But the truth is, it did matter to me and I was angry. Not at him, not at the special needs child who could not control his impulses, not at the young counsellors who were devoting their entire summer to these kids as volunteers. I was angry at myself.
I was angry at myself for putting my need to do more, to be better than I am, to give what isn't mine to give, to fill a void that will always be empty because I choose to keep it that way, ahead of what may be best for my son.
Throughout the evening, he stressed about the tooth, about my initial reaction (how I wish they had given me a head's up so that I could take it back) and what his dad would think. He pondered whether or not he would be able to crunch down on a hard candy ever again and asked me if the tooth could be fixed. I really don't know if it can. Yes, he frets, he worries, he makes mountains out of molehills, just like his mother.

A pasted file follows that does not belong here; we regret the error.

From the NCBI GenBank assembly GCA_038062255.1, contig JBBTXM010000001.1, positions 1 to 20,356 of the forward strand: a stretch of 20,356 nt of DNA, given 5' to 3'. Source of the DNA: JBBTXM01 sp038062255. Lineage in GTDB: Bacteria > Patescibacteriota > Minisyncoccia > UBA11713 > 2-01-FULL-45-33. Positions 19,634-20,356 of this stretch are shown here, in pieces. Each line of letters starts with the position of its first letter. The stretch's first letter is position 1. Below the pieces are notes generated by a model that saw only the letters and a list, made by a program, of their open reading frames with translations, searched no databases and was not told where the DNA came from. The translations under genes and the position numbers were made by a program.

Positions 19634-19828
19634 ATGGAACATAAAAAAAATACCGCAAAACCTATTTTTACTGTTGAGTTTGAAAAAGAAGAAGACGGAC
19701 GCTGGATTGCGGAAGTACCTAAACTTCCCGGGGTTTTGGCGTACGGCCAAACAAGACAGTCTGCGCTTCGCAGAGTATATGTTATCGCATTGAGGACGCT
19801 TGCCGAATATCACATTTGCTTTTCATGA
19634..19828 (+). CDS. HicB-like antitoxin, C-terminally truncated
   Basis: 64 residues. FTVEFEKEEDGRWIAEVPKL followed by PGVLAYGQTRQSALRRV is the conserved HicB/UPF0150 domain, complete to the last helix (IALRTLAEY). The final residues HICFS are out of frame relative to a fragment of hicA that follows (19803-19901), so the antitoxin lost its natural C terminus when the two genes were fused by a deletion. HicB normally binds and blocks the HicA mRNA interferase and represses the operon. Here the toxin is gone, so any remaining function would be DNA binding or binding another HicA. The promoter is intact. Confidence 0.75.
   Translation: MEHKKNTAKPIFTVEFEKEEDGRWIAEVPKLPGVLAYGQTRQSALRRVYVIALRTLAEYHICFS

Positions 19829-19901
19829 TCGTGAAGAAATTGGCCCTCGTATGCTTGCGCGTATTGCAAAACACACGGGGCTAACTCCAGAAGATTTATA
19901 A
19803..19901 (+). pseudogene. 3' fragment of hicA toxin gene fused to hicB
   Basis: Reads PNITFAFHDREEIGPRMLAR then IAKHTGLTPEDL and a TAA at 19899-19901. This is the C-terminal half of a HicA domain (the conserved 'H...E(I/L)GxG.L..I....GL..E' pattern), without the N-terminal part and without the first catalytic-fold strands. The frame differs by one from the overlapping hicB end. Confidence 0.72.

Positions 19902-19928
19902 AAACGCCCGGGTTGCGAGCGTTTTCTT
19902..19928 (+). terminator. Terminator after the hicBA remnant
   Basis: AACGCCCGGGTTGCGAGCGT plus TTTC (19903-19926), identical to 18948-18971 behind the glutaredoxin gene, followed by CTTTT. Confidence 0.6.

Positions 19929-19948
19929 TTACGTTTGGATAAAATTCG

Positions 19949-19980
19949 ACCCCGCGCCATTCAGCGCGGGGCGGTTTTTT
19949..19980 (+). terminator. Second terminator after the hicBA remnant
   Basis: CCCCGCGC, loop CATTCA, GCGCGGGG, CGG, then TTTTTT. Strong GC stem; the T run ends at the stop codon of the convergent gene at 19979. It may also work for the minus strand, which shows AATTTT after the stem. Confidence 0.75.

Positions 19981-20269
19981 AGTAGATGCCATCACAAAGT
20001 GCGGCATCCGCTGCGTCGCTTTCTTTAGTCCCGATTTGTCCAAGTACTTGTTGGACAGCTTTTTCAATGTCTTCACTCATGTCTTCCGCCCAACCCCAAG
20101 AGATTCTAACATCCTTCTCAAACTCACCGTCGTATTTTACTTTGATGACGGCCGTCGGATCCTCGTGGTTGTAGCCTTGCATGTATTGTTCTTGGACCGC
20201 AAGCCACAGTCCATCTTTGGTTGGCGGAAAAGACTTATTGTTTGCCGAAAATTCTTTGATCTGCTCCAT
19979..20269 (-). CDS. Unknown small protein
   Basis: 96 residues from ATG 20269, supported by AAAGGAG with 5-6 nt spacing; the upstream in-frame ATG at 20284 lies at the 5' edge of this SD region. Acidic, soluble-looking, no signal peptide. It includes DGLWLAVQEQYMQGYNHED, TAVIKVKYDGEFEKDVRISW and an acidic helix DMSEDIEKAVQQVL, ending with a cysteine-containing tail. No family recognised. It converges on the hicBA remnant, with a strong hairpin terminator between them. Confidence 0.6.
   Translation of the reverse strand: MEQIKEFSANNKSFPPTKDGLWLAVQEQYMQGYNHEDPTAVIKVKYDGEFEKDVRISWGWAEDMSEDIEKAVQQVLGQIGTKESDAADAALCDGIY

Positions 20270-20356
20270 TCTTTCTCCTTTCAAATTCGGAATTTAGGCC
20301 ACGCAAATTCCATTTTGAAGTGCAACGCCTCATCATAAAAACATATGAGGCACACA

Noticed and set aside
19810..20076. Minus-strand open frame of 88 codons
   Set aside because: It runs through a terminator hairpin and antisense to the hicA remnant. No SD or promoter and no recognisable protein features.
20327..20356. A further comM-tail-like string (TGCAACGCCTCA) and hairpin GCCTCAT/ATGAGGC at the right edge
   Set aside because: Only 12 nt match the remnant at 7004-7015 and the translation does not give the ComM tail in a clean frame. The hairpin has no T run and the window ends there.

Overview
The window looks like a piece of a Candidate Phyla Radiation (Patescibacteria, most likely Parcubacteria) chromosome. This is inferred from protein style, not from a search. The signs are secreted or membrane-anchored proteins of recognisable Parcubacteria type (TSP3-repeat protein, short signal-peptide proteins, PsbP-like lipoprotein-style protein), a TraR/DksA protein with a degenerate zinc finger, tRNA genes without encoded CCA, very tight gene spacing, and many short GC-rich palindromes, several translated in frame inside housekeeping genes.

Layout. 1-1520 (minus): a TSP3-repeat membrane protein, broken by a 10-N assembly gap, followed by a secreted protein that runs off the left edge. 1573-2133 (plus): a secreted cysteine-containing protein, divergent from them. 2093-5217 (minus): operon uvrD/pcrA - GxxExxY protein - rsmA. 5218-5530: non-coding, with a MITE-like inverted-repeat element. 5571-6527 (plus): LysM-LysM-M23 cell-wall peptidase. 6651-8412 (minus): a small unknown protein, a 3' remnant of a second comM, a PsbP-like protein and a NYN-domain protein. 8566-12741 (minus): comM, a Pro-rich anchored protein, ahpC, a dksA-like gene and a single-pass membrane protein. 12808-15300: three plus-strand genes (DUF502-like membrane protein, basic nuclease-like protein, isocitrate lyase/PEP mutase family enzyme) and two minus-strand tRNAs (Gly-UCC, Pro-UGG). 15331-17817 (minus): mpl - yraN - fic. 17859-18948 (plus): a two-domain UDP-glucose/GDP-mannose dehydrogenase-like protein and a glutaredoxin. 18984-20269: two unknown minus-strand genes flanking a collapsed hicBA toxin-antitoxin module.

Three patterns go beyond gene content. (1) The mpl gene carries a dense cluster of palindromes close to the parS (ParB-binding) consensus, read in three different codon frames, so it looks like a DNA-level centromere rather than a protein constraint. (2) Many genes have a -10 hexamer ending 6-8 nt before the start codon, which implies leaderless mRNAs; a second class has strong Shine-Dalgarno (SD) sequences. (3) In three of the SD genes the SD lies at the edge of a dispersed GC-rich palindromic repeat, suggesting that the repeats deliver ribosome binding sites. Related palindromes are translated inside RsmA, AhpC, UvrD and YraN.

Except I had to remain calm and nonchalant for his sake. I asked him if he wanted to go back to camp next week. He said yes, despite the fact that he had been kicked and bopped in the head and exposed to some serious meltdowns by the other campers this past week. Part of me is so proud of him. The other part, of course, wants to keep him safe and intact at his grandparents' next week.